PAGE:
RACER understands the forceful rejection of the last charter concept due to the $1 million price tag per entry has not deterred some within the company from wanting to make another run to get paid for the charters on the front end, and on the back end through an income-generating stipulation where Penske Entertainment would receive a percentage of from every future charter sale.

If the owners’ reaction to the first attempt to charge for charters can be used as a guide, a second attempt is unlikely to succeed.

There’s also the highly anticipated call on whether Penske Entertainment will reintroduce the universally panned “25/8” rule adopted by the Indy Racing League in the late 1990s that guaranteed starting positions for 25 established IRL entries at the Indy 500 and forced all remaining entries to fight for the eight open spots in the field of 33. Like charging for charters, the return of the 25/8 rule at Indy is said to be 50-50.

Then there’s a question of when the charter system would go live.

The month of May and all of the attention that’s drawn during the two weeks of Indy 500 activity would lead to the strong likelihood of wanting to ratify and announce the charter system at the series’ most popular event. RACER has also been repeatedly told by IndyCar that a charter system would not take effect prior to this year’s Indy 500 which, if guaranteed entries at IMS are introduced, would make the 2024 edition of the race the last of its kind.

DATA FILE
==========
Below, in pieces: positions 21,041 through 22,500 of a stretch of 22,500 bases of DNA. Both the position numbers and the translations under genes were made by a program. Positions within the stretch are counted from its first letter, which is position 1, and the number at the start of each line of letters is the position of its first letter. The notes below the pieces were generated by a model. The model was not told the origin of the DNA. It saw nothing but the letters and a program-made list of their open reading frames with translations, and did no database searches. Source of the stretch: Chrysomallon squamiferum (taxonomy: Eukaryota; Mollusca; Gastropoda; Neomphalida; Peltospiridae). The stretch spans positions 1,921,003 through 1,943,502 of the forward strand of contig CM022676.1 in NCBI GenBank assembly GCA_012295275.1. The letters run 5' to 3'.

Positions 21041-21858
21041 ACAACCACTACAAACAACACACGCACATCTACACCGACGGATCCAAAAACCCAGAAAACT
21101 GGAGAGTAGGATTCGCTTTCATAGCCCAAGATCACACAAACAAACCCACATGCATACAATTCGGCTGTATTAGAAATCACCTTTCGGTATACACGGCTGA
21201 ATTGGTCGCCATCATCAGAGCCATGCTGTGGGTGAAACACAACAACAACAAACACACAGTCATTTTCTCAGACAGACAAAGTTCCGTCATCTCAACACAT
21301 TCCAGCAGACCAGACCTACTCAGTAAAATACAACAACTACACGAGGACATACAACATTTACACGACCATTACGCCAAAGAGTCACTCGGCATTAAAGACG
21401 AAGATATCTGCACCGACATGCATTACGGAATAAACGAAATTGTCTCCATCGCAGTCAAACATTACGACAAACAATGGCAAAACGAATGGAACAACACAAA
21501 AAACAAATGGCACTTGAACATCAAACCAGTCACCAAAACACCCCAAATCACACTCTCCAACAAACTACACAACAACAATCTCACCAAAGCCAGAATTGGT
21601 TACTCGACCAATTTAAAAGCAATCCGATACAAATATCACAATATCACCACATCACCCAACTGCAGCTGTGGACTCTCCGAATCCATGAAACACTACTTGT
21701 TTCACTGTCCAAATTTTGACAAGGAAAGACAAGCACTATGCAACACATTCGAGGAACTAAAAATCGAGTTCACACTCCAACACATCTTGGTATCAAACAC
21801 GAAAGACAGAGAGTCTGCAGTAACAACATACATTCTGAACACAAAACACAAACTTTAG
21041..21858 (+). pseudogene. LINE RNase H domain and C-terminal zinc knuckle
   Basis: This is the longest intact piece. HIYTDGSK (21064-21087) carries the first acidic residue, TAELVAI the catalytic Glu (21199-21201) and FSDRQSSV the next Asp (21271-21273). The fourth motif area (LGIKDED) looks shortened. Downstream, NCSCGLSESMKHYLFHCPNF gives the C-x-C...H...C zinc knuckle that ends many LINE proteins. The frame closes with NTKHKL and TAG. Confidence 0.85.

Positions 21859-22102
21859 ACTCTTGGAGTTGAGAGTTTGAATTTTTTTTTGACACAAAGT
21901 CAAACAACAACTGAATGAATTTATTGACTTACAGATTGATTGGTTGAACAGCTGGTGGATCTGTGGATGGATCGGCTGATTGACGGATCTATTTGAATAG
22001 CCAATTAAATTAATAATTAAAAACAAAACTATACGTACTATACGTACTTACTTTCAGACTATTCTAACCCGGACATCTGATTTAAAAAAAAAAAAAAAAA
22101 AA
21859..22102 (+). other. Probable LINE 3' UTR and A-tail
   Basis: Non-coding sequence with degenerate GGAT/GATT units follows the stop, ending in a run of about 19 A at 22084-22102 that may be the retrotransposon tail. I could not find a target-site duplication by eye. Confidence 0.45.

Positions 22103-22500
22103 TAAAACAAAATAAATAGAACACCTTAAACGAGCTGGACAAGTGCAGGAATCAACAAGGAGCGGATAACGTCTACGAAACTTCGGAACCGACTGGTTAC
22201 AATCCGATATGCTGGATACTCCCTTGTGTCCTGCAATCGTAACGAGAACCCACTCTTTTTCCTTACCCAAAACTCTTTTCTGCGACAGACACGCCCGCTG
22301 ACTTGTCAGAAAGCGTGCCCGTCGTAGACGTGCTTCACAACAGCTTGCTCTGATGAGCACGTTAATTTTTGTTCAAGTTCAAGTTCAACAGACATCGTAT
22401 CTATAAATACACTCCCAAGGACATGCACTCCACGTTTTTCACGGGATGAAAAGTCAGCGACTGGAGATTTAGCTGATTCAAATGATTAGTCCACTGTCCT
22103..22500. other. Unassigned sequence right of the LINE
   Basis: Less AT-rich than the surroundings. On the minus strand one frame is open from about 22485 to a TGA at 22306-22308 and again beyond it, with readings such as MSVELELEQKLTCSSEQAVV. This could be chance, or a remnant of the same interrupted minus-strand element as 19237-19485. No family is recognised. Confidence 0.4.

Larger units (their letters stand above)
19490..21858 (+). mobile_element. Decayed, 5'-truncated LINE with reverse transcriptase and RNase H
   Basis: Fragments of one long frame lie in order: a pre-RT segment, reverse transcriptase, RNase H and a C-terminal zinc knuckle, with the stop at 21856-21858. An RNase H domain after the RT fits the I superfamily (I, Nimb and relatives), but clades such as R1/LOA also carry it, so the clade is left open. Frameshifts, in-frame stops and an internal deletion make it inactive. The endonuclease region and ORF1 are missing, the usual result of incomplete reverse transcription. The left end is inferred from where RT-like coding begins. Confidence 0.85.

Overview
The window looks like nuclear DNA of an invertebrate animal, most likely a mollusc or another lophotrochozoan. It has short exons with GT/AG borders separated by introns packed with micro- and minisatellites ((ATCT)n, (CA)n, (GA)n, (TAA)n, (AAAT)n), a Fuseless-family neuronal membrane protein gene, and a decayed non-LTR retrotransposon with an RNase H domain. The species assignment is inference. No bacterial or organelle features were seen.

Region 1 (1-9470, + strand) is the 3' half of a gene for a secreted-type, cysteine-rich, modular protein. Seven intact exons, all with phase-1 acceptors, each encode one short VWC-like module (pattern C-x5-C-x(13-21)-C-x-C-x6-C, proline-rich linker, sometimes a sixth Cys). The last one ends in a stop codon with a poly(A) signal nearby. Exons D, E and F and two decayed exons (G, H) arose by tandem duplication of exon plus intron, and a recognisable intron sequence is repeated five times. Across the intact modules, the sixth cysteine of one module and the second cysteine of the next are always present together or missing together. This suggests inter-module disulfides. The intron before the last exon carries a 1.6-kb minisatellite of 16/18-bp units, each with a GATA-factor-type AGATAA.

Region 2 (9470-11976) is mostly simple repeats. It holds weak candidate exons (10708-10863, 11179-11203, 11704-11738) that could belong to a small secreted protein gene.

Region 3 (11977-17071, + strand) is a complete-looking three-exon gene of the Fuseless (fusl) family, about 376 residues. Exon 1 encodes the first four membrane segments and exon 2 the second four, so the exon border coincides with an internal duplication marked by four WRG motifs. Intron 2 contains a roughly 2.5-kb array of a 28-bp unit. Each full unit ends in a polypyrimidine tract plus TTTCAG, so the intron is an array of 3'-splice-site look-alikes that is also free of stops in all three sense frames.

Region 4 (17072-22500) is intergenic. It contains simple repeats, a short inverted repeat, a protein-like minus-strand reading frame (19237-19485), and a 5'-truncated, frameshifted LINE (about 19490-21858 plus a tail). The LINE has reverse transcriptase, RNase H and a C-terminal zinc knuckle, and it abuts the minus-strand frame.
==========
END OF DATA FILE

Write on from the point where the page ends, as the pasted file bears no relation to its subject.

Although Penske Entertainment has chosen to use the results of last season’s Entrants’ championship to pick the charter entries, it’s worth asking why an arbitrary number of 25 has been selected instead of 22, which would align with the amount of Leaders Circle contracts, or 27, to cover all of the series’ full-time entries?